Should you buy it?
I wholeheartedly recommend the Skyla bralette. For me, it’s the perfect blend of comfortable and sexy. And it’s always a bonus to buy from a local designer! Check out Skyla, and more of Rosalie Wynne’s beautiful lingerie here.
This weekend, Broad Lingerie turns two years old! Here’s a look back at our second year in business, including some of our fondest — and slightly less fond — memories.
Our first ever customer survey.
When we turned one, we sent out our first customer survey to find out what you wanted to see in year two. So many of you responded, and you all had strong opinions! There were a few common threads that helped us plan Broad’s future — including an online store that we’ve been hard at work on. In the meantime, we fulfilled some of your simpler requests, like…
More full bust clothing!
Thanks to your survey responses, we knew our next step: more full bust clothing! Our collection of Bolero dresses expanded, we continued our love affair with Exclusively Kristen’s button-up shirts, and we started carrying Urkye’s stretchy, boob-friendly wrap tops. (Keep an eye out for new arrivals as we head into spring!)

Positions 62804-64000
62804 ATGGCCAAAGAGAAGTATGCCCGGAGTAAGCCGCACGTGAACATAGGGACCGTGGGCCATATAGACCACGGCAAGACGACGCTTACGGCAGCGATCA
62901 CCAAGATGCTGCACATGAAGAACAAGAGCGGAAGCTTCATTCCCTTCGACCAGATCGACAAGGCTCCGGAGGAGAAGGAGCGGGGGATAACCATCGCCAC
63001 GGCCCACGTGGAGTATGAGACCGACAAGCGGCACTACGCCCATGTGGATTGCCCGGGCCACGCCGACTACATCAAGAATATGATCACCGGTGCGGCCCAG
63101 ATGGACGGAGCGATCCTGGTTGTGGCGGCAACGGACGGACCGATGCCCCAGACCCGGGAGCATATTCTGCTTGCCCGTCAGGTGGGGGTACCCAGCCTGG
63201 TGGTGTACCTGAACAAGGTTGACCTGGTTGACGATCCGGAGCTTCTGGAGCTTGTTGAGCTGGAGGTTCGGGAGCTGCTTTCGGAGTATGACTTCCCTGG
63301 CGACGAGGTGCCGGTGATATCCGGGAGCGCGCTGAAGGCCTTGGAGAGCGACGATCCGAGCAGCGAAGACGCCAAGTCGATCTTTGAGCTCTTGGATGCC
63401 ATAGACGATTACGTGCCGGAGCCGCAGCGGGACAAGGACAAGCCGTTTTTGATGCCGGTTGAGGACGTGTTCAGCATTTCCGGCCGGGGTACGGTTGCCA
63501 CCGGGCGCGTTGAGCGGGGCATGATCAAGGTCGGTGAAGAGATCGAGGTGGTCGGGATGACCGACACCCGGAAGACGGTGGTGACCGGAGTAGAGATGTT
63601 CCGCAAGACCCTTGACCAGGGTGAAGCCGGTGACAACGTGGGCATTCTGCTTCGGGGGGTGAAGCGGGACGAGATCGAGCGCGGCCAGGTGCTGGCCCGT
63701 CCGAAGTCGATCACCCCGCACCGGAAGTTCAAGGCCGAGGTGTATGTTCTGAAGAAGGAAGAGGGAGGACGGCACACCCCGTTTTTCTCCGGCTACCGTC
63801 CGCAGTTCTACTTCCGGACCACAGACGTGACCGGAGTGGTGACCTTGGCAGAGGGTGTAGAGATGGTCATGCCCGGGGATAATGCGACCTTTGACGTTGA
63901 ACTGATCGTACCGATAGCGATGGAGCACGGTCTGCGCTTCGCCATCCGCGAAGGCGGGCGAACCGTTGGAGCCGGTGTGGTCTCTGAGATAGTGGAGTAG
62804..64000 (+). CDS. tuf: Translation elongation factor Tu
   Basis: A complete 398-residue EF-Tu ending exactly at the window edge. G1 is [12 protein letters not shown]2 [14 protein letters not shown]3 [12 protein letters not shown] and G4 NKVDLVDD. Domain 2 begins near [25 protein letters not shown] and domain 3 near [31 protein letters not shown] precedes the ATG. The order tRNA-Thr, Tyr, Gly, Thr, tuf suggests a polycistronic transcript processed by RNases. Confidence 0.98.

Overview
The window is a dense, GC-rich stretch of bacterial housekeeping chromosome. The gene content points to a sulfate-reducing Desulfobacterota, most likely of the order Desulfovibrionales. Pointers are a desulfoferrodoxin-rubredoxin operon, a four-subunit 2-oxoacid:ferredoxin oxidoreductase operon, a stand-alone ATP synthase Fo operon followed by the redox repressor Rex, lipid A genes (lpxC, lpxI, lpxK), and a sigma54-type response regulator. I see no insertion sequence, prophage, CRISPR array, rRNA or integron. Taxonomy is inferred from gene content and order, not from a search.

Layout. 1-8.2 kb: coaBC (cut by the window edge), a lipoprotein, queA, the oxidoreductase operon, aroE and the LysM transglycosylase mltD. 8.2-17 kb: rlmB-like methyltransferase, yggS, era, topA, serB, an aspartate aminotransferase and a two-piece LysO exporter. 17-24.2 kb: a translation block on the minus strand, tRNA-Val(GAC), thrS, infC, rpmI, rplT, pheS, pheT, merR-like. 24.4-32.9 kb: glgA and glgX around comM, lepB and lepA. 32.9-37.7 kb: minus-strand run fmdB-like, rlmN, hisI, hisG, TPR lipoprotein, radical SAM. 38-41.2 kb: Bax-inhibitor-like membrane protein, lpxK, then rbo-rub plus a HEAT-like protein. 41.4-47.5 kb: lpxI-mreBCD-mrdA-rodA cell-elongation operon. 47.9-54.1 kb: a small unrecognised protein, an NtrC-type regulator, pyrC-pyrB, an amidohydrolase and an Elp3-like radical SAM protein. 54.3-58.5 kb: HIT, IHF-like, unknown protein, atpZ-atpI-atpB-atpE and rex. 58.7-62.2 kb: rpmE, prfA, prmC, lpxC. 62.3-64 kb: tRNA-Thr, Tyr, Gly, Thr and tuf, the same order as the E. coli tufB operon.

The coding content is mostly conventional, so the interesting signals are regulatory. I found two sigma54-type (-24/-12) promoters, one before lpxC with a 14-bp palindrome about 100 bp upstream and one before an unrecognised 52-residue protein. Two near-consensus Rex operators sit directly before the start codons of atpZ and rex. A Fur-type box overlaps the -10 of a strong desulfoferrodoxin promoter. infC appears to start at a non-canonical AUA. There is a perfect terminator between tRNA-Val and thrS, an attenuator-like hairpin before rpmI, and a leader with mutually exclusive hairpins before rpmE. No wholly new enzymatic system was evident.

A post shared by Broad Lingerie (@broadlingerie) on Sep 30, 2017 at 2:31pm PDT
Sam wrote for The Lingerie Addict.
In June, The Lingerie Addict published Sam’s piece on what it’s like to own a lingerie boutique. Sam got real and spilled the beans on the work that goes into making Broad. If you missed this when it went up, and you want a little peek behind the scenes, you can read the piece here.
Baby’s first vandal.
This is one of those slightly less fond memories. Last spring, someone smashed our window, along with the windows of many other businesses in the neighbourhood. It was a jarring start to a Sunday morning, to say the least! But it wasn’t all bad. So many of you lovely Broads called, emailed, or dropped by to check on us and offer support. And when Sam’s sister set up a GoFundMe to help cover the store’s insurance deductible, you really stepped up! We couldn’t be more grateful.
A post shared by Broad Lingerie (@broadlingerie) on Apr 9, 2017 at 8:51am PDT
Mini boudoir shoots.
In January we teamed up with local photographer Alice Xue to offer mini boudoir shoots. We were overwhelmed by the response. We had 12 spaces available, and they sold out in less than 24 hours! It was so much fun to help folks pick out lingerie for their shoots, and even more fun to see them unleash their inner model. This is definitely something we look forward to doing again!